A public elementary school in Kansas has decided to stop distributing free Bibles to students after a secularist group complained that the practice violated the separation of church and state.
According to Wichita Eagle, Herington Elementary School had placed a table in a hallway at the school two weeks ago, inviting fifth-grade students to help themselves to a free Bible.
After receiving complaints from parents, the legal branch of the American Humanist Association (AHA) sent a letter to the school district demanding an end to the Bible distribution.
"The district's actions in assisting the Gideons in distributing Bibles to elementary students represents a clear breach of the Establishment Clause of the United States Constitution and we hereby demand assurances that this practice will discontinue immediately," wrote Monica Miller, a lawyer with the Appignani Humanist Legal Center.
Gideon International has been known for distributing free Bibles in hotel rooms and schools, as well as countries overseas.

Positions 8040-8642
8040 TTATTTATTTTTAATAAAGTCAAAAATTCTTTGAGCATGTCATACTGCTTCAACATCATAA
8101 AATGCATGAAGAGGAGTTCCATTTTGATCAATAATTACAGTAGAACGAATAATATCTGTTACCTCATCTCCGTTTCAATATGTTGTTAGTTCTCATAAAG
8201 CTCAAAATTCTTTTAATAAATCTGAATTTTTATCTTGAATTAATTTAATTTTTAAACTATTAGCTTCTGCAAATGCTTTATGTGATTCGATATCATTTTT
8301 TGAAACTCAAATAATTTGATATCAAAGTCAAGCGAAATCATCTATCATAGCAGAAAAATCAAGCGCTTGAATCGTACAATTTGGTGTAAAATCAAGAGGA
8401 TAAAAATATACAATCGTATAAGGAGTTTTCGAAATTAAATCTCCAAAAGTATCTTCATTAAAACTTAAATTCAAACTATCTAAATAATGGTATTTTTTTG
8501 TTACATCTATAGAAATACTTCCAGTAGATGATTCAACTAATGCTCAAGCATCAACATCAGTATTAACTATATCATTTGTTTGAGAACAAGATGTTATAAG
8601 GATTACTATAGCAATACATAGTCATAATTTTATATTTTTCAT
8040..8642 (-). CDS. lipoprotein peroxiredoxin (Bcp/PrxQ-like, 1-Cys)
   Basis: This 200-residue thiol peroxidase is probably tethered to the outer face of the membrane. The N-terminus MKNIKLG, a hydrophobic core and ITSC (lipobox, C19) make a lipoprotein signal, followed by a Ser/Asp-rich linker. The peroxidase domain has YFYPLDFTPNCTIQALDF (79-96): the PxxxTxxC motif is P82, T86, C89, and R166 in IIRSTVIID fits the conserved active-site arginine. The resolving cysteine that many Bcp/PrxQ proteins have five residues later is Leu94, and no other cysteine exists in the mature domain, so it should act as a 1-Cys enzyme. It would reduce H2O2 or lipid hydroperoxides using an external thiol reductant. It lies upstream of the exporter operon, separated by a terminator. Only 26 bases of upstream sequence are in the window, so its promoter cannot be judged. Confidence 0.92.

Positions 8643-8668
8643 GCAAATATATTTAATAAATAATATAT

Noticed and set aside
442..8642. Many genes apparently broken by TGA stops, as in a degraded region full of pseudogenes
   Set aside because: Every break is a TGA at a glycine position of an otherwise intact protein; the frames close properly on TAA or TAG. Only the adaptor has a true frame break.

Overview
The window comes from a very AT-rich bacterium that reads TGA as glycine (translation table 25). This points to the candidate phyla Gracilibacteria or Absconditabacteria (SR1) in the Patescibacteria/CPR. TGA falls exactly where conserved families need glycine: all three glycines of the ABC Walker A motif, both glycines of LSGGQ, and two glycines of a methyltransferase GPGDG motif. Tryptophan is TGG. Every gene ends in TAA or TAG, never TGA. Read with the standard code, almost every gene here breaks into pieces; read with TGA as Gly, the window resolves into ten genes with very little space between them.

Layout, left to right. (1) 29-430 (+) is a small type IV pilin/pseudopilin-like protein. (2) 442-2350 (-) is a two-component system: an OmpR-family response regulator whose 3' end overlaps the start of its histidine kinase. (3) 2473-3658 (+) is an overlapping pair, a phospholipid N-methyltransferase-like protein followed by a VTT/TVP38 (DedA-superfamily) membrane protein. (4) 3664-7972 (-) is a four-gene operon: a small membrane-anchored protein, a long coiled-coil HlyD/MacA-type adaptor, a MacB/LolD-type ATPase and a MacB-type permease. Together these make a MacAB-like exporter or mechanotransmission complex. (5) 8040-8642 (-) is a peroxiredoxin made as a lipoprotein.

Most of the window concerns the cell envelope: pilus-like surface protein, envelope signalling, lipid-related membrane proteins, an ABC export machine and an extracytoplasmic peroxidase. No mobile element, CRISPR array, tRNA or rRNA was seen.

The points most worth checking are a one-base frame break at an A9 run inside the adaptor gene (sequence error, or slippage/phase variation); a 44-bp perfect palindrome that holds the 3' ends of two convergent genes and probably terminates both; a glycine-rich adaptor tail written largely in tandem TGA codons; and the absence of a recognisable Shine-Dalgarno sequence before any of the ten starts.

The letter threatened the school with litigation if the Bible distribution did not stop, and cited several court cases limiting religion in public schools.
Jeff Jackson, a professor of constitutional law at Washburn University in Topeka, said that the distribution of the Bibles probably violated court rulings on religion in public schools.
He explained that the Gideons, with the help of public school teachers, have routinely handed out Bibles or miniature New Testaments directly to students in classrooms, but the practice has long been declared unconstitutional.
Jackson noted that Bible distributions outside classrooms are legal in junior highs and high schools as long as other groups that want to distribute their literature to students are allowed to do the same.
However, distributions of literature are prohibited in elementary schools because courts have decided that "elementary students are especially open to coercion," Jackson said, adding "[b]ecause of their age, they're particularly impressionable."
Ron Wilson, the superintendent of Herington Schools, explained that the one-day Bible giveaway has been a yearly tradition at the school for years, but he cannot recall exactly when it began. "In no way were we trying to impose anything on anyone," he said.
Wilson, who is in his first year as Herington's superintendent, said that he visited the school principal after receiving a complaint from a parent.
"I visited with the principal immediately and we decided at that time, going forward, we would change what had been done in the past," he said.
"Our district respects all religious beliefs and the constitutional rights of every student. We will no longer allow distribution of religious materials," he added.